This week’s Getting Reel post, where we review movies or shows, is about a new show in Pakistan that has been all over our blog feeds this week. Burka Avenger is an animated TV show about a superheroine named Jiya. She fights for equal access to education, using books and pens literally as weapons. Every superhero wears a disguise, and Jiya’s is a burka. More on that in a minute.
Ok so full disclosure first: We haven’t actually seen Burka Avenger. We’ve read about it, we’ve watched trailers, and we’ve spent several hours trying to (legally) stream Pakistani television on our American laptop to no avail. If one of our friends with fewer moral scruples happens to send it our way, we’ll update. We have done our homework, and so we’re going to carry on anyway.
I will come right out and say it: I think this show rocks. As this clever Huffington Post piece points out in gifs, it knocks the socks right off Disney princesses. Jiya isn’t a princess, she’s a school teacher, an actual occupation. She fights Taliban extremists and institutional sexism — real problems! — and she does it her bad self, without the help of any woodland creatures or Princes Charming. Her weapons are literally books. Literally. Books. She is fighting for access to education by harnessing the power of her own education + physical strength (she’s also a ninja). As they say, the pen is mightier than the sword…
One of the things I love most about Jiya is that as a superheroine, she isn’t sexualized. Overwhelmingly, superheroines are portrayed in overtly sexualized clothing and posture. Take Wonder Woman…
Or this great illustration of how absurd male superheros would look if the gendered poses were reversed…
There are fairly few female superheros out there, and a major visual focus is on their sexuality. Jiya wears a burka to conceal her identity (anonymity is critical for her, as for virtually all superheros). The burka is not tight, sexy spandex, and it helps her FLY. Seriously. I love this lady.
But, her burka has also been the point of most serious debate about just how groundbreaking this show really is. It probably goes without saying that some consider the burka a means of oppressing women. Pakistani writer Bina Shah lays out a balanced discussion of the subtleties of portraying the burka in the show (and other details about the show). There is increasing discourse that the burka is misunderstood in the West. Wearing the burka, or a veil much less than that, can be a choice women make, Certainly, there are countries where it is required by law (e.g., Saudi Arabia), and there are situations where family or others push girls and women to be covered. But, in many other cases, women actively choose to veil. For the same reason shaming women for dressing in a revealing fashion is inappropriate and anti-feminist, so is shaming women for choosing modesty. Jiya wears a burka to conceal her identity — generally critical to being a superhero — so she can fight the same kinds of political forces that do force women to wear the burka instead of allowing a choice.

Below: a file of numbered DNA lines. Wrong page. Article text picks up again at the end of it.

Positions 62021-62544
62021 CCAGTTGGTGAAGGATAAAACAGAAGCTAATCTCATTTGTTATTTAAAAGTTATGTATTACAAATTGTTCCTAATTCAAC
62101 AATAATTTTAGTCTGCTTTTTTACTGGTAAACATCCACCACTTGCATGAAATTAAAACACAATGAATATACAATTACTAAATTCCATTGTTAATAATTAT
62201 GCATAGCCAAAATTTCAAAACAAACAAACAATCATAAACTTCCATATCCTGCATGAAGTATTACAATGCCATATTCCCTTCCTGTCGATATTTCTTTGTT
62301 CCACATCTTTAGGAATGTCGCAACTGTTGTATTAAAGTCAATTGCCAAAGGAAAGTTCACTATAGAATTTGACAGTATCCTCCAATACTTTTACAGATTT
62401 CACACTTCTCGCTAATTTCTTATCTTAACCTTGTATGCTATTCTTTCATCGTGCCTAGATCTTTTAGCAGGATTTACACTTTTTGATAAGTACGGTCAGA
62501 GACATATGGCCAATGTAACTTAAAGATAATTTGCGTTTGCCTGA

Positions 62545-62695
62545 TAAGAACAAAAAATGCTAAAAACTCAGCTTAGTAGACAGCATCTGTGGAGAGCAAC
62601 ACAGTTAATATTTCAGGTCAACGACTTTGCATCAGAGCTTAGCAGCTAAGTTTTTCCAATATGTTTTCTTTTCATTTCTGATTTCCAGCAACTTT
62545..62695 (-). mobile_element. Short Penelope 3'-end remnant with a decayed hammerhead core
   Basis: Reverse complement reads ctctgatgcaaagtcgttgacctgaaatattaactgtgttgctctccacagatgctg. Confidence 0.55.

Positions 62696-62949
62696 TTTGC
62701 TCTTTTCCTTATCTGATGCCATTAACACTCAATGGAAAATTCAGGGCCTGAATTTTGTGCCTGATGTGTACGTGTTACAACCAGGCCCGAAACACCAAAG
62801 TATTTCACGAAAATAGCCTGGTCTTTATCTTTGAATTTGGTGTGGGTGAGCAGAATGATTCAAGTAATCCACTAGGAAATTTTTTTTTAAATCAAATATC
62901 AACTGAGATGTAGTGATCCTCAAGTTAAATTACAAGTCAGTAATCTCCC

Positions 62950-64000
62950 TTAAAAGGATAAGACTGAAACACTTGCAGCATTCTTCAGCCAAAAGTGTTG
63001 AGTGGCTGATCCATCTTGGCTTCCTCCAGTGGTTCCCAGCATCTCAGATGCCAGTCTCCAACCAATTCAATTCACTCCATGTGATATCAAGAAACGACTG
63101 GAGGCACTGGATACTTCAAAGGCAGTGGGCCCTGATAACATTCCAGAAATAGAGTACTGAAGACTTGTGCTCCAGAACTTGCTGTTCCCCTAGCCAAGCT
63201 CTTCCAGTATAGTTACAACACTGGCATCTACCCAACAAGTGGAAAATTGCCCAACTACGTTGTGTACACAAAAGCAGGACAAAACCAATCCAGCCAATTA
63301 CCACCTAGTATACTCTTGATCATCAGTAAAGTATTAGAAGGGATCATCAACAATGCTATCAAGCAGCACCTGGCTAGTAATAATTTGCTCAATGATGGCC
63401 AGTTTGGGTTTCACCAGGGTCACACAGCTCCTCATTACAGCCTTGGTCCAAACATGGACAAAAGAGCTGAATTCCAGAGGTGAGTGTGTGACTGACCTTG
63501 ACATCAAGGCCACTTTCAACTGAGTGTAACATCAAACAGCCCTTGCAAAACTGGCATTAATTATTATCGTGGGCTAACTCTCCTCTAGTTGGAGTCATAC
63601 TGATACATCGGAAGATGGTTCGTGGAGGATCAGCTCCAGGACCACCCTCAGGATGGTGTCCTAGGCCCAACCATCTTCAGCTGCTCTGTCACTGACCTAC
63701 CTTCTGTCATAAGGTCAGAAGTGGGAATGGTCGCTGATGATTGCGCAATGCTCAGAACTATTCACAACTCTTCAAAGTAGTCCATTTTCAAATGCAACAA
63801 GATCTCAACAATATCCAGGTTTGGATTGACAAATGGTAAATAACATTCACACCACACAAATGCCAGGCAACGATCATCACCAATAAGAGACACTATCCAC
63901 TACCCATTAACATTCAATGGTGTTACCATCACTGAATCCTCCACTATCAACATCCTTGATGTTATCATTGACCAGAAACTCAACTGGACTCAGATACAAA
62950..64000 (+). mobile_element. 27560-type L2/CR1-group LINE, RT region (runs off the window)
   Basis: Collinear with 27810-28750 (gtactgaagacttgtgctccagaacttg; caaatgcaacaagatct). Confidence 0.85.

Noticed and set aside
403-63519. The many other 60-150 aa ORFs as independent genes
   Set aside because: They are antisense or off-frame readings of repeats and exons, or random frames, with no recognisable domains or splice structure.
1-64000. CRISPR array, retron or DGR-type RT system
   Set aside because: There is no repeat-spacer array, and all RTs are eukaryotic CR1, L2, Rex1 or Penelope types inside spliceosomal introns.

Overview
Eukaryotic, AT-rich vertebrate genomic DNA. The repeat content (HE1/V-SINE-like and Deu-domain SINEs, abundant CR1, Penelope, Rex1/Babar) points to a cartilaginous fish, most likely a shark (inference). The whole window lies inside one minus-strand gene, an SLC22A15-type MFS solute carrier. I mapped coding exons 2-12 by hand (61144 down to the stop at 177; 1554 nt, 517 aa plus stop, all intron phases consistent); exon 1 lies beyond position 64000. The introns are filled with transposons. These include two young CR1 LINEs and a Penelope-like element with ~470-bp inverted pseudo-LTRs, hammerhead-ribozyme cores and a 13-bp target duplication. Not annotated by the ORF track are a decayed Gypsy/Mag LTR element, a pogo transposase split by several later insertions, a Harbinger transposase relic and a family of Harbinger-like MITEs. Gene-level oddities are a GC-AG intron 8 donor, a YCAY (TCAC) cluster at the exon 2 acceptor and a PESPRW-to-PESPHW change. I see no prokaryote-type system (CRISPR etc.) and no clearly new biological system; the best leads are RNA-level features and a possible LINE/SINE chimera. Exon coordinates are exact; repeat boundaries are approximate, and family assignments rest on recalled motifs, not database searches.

There are other strong female characters as well, making Burka Avenger an anomaly among contemporary children’s television shows which tend to feature more boys than girls. The Burka Avenger theme song is just incredible, being focused on Jiya’s power and agency, and not a word about waiting for Prince Charming. It’s also insanely catchy:
Camouflage, shadows and darkness
No guns, but got ammo regardless
A backpack so she’s coming prepared
To leave the opposition in submission, running in fear
Yeah – superhero got ’em kicking and screaming
In hysterics, these clerics had envisioned a demon
A spirit so quick to deliver a beating
To the enemies of peace, love, logic and reason
Yeah – hit ’em with a logical reason
Kill extremism, corruption and just stop it from breathing
The way it was, she’ll be taking it back
So tune in for the story of the lady in black
For all of the above reasons, we’re giving Burka Avenger 5 pinwheels: